Why have you decided on a franchise system for your brand?

Does the customer realize the UVP benefits, and does the franchise channel value Service? YES. Quality? YES. Choice? YES.

If you don’t target developers, why would you target restaurant patios?

Does the customer realize the UVP benefits, and does the restaurant channel value Service? YES. Quality? YES. Choice? YES.

* We would need to reduce product cost and therefore quality would suffer.

This clarification is incredibly valuable for us as an organization. Since the taping of the Dragons’ Den we have incorporated this UVP into our marketing materials and our daily language. The UVP aligns to our core values, which I guess is not surprising. Our emphasis has always been on service, quality, and choice; we simply were not articulating it in this clear and concise way.

Back to the Dragons’ Den. We are trying to keep our enthusiastic anticipation down to a dull roar. We won’t know, one way or another, whether our pitch will air on television until 1-2 weeks before it actually does. And this could be anytime during season 9 of the Dragons’ Den, which I presume starts in October 2014 and runs through to the spring of 2015. It could be a long wait; especially because we had to sign non-disclosure agreeing that we will tell no one what the outcome was in the Den. We can talk about our experience in general, but we cannot disclose whether or not we ‘struck a deal’.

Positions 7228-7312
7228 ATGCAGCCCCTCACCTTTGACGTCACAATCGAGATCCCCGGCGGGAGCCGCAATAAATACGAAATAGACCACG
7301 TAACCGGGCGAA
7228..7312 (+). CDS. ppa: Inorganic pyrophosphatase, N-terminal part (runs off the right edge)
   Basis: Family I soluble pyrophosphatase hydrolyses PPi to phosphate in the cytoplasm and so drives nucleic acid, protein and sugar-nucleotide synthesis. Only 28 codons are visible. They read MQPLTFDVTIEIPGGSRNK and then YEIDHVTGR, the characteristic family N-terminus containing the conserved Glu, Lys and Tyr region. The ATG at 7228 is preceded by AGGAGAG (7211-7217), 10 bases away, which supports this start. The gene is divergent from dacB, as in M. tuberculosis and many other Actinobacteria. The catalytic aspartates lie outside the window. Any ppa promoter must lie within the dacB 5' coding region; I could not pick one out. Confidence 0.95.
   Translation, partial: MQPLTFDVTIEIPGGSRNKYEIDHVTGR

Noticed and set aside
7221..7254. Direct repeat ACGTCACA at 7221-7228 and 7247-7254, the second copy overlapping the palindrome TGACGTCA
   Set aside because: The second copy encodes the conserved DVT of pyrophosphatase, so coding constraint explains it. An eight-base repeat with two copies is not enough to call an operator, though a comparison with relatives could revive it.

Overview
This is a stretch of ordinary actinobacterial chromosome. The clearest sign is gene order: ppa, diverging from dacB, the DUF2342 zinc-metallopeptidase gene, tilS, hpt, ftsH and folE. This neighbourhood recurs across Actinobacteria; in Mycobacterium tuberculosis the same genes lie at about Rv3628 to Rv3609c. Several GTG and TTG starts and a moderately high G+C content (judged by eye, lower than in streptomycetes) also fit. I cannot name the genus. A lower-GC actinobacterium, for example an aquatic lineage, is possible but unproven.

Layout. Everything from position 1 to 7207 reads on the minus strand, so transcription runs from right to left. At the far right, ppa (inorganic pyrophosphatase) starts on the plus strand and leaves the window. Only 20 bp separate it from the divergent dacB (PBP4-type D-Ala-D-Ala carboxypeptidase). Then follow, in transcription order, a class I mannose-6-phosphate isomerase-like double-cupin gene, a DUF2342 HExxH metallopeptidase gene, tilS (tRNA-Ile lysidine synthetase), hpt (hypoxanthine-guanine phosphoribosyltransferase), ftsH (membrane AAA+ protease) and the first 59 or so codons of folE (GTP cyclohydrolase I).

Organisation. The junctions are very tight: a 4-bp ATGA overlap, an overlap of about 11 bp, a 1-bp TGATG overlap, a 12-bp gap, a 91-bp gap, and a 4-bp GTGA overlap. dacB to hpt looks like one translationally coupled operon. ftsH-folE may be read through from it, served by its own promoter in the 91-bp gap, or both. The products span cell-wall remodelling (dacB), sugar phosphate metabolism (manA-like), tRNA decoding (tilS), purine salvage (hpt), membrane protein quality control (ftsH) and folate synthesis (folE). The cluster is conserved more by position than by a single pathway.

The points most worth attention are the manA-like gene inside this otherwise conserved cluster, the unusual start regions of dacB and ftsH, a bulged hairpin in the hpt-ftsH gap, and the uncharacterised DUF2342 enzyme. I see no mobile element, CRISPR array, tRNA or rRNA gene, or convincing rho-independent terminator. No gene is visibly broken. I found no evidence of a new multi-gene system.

People are often surprised that, even though we covered all of our own transportation and accommodation costs to fly from Vancouver to Toronto, there is no guarantee that our segment will air. As exciting as it will be if it airs, I am not concerned one way or another. Even if our pitch ends up in the edit system’s trash bin, I am grateful for the opportunity. The process that we went through to rehearse, prepare, and finally pitch to the real Dragons was an incredibly powerful experience for us, and for our brand.

We have enjoyed so many perks from our Dragons Den experience; the fun and exhilaration of the day, the interest expressed by others (it’s always a conversation-starter), and hey! We got a T-shirt! However, if the only benefit that had come of it was our unique value proposition of SERVICE, QUALITY, AND CHOICE, I would do it all over again in a heartbeat.